The easy consensus in the SEC East this season appears to be Georgia or Florida headed to Atlanta in December. There are some dark horses, sure, but the safe money is on one of those two teams emerging from the pack. How the season unfolds is a much more winding path.

Here are 10 questions that will explain how the season plays out:

Will Georgia’s offensive line improve enough to make a difference?

One of the bright spots of the most recent recruiting cycle was the influx of bigger and more talented linemen and the recruiting prowess of Sam Pittman. It’s one of the more noticeable changes from the Mark Richt era, which in its final years had a lackluster effort to bring in talented offensive linemen. With a shortage of experienced 5-star linemen, and with Nick Chubb, Sony Michel and Jacob Eason expected to have big years, the O-line needs to deliver. If it does, they’ll help pave the short path to Atlanta.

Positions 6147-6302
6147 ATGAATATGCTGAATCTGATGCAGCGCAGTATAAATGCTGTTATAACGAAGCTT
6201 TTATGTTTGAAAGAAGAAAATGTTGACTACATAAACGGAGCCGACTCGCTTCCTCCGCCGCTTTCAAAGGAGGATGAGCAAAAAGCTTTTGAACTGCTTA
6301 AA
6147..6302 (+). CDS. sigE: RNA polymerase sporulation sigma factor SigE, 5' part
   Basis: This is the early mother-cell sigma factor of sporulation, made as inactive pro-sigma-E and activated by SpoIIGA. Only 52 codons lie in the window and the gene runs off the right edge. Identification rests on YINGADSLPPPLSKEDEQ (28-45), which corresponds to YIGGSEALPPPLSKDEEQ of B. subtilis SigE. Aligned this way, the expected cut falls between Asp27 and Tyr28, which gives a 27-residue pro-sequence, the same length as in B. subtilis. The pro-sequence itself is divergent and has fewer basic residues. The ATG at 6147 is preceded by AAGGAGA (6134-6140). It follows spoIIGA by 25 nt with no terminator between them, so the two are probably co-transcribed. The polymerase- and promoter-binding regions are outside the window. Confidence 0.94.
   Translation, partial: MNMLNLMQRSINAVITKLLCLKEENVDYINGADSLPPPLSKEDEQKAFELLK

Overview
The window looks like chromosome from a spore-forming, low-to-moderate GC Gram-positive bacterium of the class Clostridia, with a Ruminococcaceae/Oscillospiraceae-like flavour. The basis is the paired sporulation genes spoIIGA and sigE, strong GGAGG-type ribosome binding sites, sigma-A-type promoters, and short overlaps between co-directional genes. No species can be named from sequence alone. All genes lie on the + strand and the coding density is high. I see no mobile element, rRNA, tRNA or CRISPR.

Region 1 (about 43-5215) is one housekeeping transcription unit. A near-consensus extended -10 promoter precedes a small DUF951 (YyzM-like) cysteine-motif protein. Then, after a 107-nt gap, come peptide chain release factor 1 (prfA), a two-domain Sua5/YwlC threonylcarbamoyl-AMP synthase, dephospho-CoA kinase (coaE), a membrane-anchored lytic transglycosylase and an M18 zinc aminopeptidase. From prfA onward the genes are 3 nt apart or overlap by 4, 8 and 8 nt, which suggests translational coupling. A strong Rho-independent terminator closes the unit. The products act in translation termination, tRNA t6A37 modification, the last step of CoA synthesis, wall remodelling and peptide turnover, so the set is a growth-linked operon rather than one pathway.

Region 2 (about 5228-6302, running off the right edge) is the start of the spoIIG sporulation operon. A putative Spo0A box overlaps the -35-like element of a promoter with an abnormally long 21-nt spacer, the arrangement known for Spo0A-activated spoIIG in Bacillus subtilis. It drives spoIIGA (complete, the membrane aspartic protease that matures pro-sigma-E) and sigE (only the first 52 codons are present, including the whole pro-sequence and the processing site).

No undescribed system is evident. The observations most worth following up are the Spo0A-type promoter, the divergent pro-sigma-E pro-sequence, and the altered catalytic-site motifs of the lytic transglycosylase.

Will the Florida quarterbacks deliver the best offense of the McElwain era?

Florida is the only program to win three or more consecutive SEC East titles. The Gators will try to avoid becoming the seventh program to have a two-year streak stopped.

Jim McElwain’s reputation before Gainesville was fueled by offense, but the Gators have been led by defense to get to Atlanta in consecutive years. Last year, they were last in the SEC in total offense, and in 2015, they were 12th. Malik Zaire and Feleipe Franks are expected to make a difference at quarterback. But questions remain: If Franks were a clear-cut starter, why bring in Zaire? Conversely, if Zaire is a quarterback of a winning team, would he have left Notre Dame?

If either quarterback solves their problems on offense, Florida could be the first East team to win three consecutive division titles since the Gators won the first five from 1992-96.

Will the South Carolina sophomores take the next step?